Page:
How to Build Self-Discipline in Order to Become More Productive in Learning

Guest Blogger Mary Kleim

How to Build Self-Discipline in Order to Become More Productive in Learning - Guest Blog by Mary Mary Kleim | JLV College Counseling Blog

Self-discipline is an ability that’s always going to be needed during your life. When you have to wake up to go to school or work, you’re using your self-discipline to avoid being late. Whenever you have something planned and don’t feel like doing it, it takes some discipline not to procrastinate on the task.

People are becoming successful after massive amounts of efforts to sustain their discipline. Distractions are all over the place, and they bother us; they make us unproductive, and they need to be eliminated as quickly as possible.

When you’re a student, you have to learn a lot of information. During this process, you come across different setbacks, overwhelming times, and challenges. Ignoring them isn’t a good solution; therefore choosing to go on a different mindset route is the key to developing better cognitive skills (memory, structuring ideas, quick thinking).

Here’s how learning is quite difficult:

a) Internal Issues
Some people can’t retain much information in short periods of time. They need longer times to process what they’re reading and have a tougher time with structuring their ideas.

b) External Issues
Focus and time; these are the most important factors that can influence your learning productivity. If you manage to keep your attention on one thing and spend enough time perfecting it, you’ll come up with great results.

Fortunately, the self-discipline skill can fix both of these issues. That is why I emphasize again: develop your self-discipline aptitudes and become an efficient and fast learner.

Here’s how you can develop self-discipline skills. Remember, without taking action, these ideas are worthless, so you’d better save yourself some time and stop reading this article. If you’re truly serious about your personal development, pay close attention and follow these strategies:

How to Build Self-Discipline in Order to Become More Productive in Learning - Guest Blog by Mary Kleim | JLV College Counseling Blog

1. Make Specific, Actionable, and Accomplishable Goals

When you’re planning to build your self-discipline, you’re basically looking to stay committed to something that you’ve previously planned. That’s why you need goals before even thinking of focusing on the discipline aspect. Check out this awesome resource that explains why setting goals is important for our success.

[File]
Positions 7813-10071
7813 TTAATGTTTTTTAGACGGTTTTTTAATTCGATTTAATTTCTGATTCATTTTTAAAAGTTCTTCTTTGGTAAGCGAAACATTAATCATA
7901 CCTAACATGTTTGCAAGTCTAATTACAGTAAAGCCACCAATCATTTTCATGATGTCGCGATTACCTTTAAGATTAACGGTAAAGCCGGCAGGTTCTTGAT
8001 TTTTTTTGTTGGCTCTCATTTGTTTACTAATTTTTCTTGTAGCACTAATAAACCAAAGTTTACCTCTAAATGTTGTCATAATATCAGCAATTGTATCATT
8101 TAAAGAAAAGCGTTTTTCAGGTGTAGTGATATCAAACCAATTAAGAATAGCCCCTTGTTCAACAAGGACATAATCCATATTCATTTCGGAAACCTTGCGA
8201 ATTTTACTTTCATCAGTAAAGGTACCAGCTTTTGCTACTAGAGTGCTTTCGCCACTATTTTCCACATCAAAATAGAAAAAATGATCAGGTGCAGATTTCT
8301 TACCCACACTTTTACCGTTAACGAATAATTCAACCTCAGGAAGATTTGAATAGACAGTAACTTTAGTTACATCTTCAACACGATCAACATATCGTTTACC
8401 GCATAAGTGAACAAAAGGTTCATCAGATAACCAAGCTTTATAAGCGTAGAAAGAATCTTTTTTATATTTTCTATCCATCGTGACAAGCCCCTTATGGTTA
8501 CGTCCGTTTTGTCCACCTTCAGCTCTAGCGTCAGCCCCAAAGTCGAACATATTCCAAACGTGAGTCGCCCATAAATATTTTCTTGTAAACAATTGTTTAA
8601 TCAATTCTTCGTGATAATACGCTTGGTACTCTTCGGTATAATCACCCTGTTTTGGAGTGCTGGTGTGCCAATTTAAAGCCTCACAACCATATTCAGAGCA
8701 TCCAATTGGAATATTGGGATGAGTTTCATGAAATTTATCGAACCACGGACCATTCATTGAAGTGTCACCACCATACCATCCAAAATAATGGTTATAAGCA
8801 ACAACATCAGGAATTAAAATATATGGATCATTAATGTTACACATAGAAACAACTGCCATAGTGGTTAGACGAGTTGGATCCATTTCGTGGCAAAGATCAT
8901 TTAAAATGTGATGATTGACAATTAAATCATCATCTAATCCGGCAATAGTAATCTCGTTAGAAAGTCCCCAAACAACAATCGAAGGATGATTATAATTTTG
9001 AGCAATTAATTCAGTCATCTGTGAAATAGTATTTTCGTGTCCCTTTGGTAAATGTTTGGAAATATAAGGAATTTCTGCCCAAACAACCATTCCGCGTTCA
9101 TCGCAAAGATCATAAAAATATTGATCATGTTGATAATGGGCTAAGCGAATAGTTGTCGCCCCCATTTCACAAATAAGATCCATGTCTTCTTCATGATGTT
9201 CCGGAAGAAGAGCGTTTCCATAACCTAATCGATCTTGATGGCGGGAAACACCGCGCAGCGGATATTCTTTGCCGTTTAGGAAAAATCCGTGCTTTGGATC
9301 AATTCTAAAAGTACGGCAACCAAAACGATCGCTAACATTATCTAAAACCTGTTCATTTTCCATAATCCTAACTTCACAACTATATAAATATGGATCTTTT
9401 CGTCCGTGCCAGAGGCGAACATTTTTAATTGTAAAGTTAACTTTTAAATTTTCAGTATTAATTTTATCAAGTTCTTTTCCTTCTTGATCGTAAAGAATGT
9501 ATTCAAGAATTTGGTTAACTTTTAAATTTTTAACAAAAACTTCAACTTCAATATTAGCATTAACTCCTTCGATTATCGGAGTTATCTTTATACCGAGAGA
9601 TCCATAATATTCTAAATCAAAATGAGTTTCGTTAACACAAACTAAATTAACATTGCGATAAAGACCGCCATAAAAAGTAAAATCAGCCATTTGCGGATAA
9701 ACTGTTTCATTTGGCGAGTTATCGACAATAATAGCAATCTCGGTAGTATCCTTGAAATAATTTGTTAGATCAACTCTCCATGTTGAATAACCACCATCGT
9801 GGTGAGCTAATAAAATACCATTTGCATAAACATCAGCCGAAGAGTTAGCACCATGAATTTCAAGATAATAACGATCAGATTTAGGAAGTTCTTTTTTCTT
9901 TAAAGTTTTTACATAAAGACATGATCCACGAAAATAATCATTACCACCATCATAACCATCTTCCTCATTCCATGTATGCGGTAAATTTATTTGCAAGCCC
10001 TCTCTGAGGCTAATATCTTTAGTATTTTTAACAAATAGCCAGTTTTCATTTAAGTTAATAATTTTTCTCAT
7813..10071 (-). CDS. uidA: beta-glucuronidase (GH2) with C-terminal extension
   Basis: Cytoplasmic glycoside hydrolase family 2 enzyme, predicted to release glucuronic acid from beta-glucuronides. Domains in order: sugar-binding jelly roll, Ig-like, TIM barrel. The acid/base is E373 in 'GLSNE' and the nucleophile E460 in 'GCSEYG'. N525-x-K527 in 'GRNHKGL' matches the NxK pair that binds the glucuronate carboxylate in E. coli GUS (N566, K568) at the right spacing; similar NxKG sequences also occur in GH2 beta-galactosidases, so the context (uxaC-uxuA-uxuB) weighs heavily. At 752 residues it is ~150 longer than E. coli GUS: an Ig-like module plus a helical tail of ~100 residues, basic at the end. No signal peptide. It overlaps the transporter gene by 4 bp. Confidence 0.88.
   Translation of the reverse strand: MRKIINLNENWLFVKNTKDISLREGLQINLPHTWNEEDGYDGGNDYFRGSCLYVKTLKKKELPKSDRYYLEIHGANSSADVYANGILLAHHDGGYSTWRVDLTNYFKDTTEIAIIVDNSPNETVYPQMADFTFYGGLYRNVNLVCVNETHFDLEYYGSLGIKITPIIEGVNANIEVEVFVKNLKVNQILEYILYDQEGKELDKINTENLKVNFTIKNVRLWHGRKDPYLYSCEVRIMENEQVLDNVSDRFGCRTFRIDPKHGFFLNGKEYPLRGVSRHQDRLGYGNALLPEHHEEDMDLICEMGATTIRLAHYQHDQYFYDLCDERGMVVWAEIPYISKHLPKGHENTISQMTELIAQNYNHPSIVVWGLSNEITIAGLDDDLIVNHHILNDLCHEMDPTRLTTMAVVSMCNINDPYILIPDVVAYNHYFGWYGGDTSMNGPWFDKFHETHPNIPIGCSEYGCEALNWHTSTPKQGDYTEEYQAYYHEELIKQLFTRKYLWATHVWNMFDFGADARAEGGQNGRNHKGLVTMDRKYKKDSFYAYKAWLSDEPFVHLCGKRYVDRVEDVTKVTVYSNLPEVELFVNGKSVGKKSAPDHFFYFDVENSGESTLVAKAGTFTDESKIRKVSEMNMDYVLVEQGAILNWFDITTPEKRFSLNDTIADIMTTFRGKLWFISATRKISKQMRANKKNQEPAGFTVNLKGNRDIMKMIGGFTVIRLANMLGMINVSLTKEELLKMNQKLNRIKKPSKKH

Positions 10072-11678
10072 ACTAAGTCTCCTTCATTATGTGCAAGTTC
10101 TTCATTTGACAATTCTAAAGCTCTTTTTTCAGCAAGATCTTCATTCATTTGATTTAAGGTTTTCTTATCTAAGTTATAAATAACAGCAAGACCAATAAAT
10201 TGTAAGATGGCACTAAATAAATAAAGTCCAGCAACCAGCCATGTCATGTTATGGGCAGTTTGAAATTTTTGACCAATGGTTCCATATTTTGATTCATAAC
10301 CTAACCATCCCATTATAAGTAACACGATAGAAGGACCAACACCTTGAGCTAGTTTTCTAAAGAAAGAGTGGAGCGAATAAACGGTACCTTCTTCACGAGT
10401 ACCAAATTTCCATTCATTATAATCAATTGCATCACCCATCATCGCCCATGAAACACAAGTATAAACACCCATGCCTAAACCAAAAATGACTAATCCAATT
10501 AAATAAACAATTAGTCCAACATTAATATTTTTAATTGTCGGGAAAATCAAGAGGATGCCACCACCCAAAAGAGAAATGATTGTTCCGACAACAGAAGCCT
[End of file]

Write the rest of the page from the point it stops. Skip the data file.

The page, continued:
Take a piece of paper and start brainstorming. You should choose one big goal according to your deepest wishes. If you want to understand a complicated concept from your computer engineering classes, you should write down what exactly you want to be able to do. It doesn’t matter if it’s huge, that’s the whole point – keeps you motivated.

2. Split Them into More Sub-Goals

After you have selected your goal, start splitting it into more pieces and establish clear deadlines for each of them. A good tip would be to be extremely specific and detailed about what you want to accomplish. Here’s an example.

Peter Larson, HR and social media manager at Assignment Masters, suggests that instead of saying “I want to know more maths by the end of the month”, you should use “I want to perfectly master Pitagora’s formula by 27 February 2017”. This should give you some boost to do what you’re supposed to do because the result is noticeable.

With the first (and the wrong) example, you never know when you have actually made some progress; there’s nothing concise, so you’d better avoid that type of goals.

3. Make Commitments

Make a commitment to stick to everything that you’ve planned; this commitment could even be written down on a piece of paper, printed as an image or even a quote. Place it on your door, so

every time you get out of your room, it’ll remind you to stay focused on the larger goal.

Having a pre-commitment process like the previous example is a great way to stick to your plan.

4. Take action

Nothing’s going to happen if you don’t take action. All the plans in the world won’t make you a better learner and accomplisher if you’re not putting up the actual work. Ever progress starts out of ideas. Then there’s the plan, the organizing, and ultimately, the deciding factor, hard work.

Take consistent action. When you fail, take it as a feedback and try a different approach. Don’t stop, and never give up!

5. Adapt

Adaptability is a great trait to have. It’s highly complementary with the self-discipline skill, as you should have some from both. Self-discipline doesn’t mean staying fixed on certain things. Being flexible allows you to change your plans and actions and adapt them to your daily lifestyle. You can become a better learner if you know how to adapt to new situations and still be disciplined at the same time.

mary-kleim

Mary Kleim is a creative writer and a digital expert. She is working on writing good content for different resources. To have a look on other her writing you can find on her blog.

 

 

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